By Isa Gucciardi, Ph.D.
Huna is a Hawaiian word that, roughly translated, means secret. It refers to the ancient teachings and spiritual practices of the Hawaiians. These teachings were passed down orally for hundreds of generations to the initiated keepers of the secret, or Kahunas of the tribe. These teachings are considered to be some of the most ancient and well-preserved teachings in existence from ancient times. The relative isolation of the Hawaiian Islands contributed to the ability of the Hawaiians to preserve these traditions. It wasn’t until the late 1700s, when Captain Cook came upon the islands, that the Hawaiians had their first experience with Western culture. This marked the beginning of a long decline in the preservation of Hawaiian culture and its ancient traditions.
Ironically, the word used to describe these teachings Huna is not the actual Hawaiian name for the teachings. Max Freedom Long, an American researcher and teacher, was the first to call it Huna. The true name of these teachings, if there is a name, is not known. Long chose this name based on the great secrecy surrounding the teachings. He became fascinated with Hawaiian culture and with the abilities of the Kahunas who performed great healings and other unexplainable feats. He recognized the sacred nature of the practices and the likelihood of the teachings being lost due to the aggressive acculturation experienced by the Hawaiians at the hands of the Christian missionaries. By the time Max Long had arrived, it was illegal for Hawaiians to practice their traditions, and it was not made legal again until 1976.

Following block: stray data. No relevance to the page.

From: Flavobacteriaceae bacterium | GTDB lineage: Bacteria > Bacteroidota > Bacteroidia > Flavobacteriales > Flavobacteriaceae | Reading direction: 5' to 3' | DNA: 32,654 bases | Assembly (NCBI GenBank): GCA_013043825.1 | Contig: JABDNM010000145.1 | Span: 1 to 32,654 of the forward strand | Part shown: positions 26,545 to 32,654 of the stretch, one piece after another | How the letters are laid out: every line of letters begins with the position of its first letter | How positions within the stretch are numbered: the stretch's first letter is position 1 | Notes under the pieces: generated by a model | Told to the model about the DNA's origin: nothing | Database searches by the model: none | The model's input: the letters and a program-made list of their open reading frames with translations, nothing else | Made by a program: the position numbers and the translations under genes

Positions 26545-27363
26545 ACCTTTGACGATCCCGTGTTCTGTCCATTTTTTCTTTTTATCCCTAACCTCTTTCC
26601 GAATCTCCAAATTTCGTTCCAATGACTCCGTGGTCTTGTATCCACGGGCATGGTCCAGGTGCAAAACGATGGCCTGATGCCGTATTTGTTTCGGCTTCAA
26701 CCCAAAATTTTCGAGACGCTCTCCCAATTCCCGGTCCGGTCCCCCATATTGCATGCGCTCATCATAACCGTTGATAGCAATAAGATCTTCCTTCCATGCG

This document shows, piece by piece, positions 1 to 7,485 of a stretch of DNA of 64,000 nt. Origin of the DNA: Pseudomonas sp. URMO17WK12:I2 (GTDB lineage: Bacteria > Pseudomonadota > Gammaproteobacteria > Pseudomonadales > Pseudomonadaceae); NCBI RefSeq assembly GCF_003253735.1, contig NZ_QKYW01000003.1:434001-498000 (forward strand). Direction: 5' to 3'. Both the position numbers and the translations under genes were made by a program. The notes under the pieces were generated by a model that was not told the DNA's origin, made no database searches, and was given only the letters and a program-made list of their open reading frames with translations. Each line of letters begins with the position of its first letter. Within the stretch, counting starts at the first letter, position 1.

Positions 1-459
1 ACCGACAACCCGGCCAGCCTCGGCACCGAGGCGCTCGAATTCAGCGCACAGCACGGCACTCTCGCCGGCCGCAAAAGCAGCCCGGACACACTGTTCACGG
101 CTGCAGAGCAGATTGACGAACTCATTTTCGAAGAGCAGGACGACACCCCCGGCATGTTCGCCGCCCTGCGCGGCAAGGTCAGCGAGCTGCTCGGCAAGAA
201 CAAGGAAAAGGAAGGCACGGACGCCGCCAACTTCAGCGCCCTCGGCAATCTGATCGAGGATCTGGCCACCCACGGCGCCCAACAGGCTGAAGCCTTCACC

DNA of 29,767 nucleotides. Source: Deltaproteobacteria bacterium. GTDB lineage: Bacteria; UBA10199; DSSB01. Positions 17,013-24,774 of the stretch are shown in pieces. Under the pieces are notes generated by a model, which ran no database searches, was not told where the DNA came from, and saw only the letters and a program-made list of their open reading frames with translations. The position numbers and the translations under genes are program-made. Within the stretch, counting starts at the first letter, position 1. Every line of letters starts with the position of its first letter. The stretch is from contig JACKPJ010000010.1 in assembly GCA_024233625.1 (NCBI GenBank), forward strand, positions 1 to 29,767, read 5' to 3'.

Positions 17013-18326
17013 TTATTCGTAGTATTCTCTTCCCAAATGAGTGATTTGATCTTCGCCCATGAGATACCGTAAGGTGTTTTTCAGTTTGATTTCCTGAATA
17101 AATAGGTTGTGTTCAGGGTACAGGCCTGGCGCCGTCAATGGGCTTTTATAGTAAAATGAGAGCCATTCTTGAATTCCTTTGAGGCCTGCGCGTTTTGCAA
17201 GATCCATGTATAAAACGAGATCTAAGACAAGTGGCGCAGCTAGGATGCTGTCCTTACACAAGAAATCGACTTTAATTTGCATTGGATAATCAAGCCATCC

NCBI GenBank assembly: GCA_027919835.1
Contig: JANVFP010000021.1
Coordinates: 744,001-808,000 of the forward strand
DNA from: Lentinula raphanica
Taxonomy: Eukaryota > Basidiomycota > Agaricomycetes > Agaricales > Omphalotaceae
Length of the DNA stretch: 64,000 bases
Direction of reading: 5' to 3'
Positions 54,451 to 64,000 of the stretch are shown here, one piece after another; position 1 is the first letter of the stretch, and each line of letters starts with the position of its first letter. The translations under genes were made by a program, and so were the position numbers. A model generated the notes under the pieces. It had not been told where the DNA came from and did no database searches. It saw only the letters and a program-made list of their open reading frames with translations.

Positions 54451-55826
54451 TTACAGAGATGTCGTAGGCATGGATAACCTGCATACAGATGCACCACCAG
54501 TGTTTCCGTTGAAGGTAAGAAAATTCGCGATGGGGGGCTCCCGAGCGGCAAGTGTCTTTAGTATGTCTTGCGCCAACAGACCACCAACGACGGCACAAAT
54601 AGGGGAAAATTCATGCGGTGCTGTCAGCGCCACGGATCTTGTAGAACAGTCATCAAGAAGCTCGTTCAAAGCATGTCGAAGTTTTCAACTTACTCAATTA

Huna offers a great deal to the understanding of manifestation, the psyche, and what lies beyond the veil of material reality. It also offers a way of living harmoniously in the world. Many of the teachings of Huna appear in other ancient cultures that have had no contact with the Hawaiians, suggesting that these teachings come from a time far more ancient than recorded history. Huna concepts are also found in contemporary cultures and psychological thought. An example of this is the Huna concept of the three selves, which resembles Freud’s theories of the Id, Ego, and Superego though the Huna perspective is far more comprehensive.
Max Freedom Long dedicated over fifty years of his life to the study and understanding of Huna. The body of knowledge he preserved for future generations goes far beyond the observation and documenting of ancient practices and teaching. What Long achieved was to personally enter into the teachings through many years of study, contemplation, and practice. He lived the practices that we call Huna. In his book, The Secret Science of Miracles, he explains, “Huna is a living practical system which holds fast to the proven while reaching out eagerly to inspect anything new and promising.” He further describes his work as an examination of, “ . . . a secret and ancient system of workable magic, which, if we can learn to use it as did the native magicians of Polynesia and North Africa, bids fair to change the world.”
As Long discovered, this ancient wisdom is directly accessible to anyone seeking to experience it. The teachings are universal and do not interfere with current systems of belief. If you would like to gain direct experience with these ancient teachings in a safe and supportive environment consider joining one of our Huna classes.